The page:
6. Workflow that includes asynchronous capability everything connected in right order
    7. Events in built triggering as required
    8. Audit trail, events, escalations = supporting control = empowerment
    9. Time recording supports activity based costing
    10. Real time reporting become predictive

    Your comment on “flow charting” does not reflect today’s capabilities. Other than that you are right in that that old model needs to move on as you describe


    • David, thanks for reading and commenting. I completely subscribe to the object-model-driven future of processes that must include rules, events, auditing and real-time reporting. Flow-diagrams can be helpful as I pointed out previously but they are not sufficient. But what you describe seems not to be a process environment that enables the business users to create their processes, but something that is a lot more complex and requires experts.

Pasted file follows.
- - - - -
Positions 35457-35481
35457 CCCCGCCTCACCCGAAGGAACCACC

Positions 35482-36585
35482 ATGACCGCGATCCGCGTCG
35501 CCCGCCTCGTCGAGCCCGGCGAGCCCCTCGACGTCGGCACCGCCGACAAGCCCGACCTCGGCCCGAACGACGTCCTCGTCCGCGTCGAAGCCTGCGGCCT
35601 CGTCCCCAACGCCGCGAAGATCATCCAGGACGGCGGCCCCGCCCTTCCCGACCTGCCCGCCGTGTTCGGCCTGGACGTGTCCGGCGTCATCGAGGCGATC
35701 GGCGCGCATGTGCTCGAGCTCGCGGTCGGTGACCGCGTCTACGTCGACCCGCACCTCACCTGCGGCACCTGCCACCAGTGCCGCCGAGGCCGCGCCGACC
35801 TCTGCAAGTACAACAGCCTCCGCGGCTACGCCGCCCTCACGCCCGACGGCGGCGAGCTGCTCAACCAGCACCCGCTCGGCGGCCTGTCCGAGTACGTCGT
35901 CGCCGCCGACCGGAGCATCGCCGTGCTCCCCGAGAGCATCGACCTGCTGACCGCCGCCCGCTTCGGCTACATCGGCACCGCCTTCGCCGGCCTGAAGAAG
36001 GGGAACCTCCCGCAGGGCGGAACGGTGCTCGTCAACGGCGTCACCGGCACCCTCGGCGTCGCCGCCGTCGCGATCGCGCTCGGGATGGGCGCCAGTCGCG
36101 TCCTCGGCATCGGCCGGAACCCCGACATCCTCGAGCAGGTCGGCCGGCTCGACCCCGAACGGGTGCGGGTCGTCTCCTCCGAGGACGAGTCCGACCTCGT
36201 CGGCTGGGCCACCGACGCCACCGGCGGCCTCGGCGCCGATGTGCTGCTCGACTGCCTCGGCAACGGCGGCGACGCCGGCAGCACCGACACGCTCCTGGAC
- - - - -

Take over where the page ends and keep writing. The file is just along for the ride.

A business architecture actually must define the objectives, targets and process goals that business users must work towards in their execution. Empowerment is not about control but about performer autonomy to decide on how to achieve goals. BPM can only succeed if the business users can create and modify processes with embedded content and rules.

      Thanks again, Max


  3. Max
    I am a supporter of “systems thinking” and totally support empowerment with measurement which by default brings “self” control. As I think we agree “IT” has failed in past to deliver this and needs to be addressed. I see also now big vendors pushing standardisation of processes which runs counter to empowerment – but it is what they sell!
    Build is very simple driven by business driven developers not technical ones. Where change is anticipated this can be built in but few users want to go too deep for building processes – it is not their day job! What is important is removal of fear of change as they become confident they can discuss ideas knowing they can be delivered quickly by someone speaking the same language!
    Keep up the good work


    • Thanks David, but you are still referring to orthodox process design and delivery. That is the part that we must move away from and it is the key distinction of ACM compared to BPM. IN ACM the business performers create the processes by doing them. No design work. It is not just about users being able to modify current execution.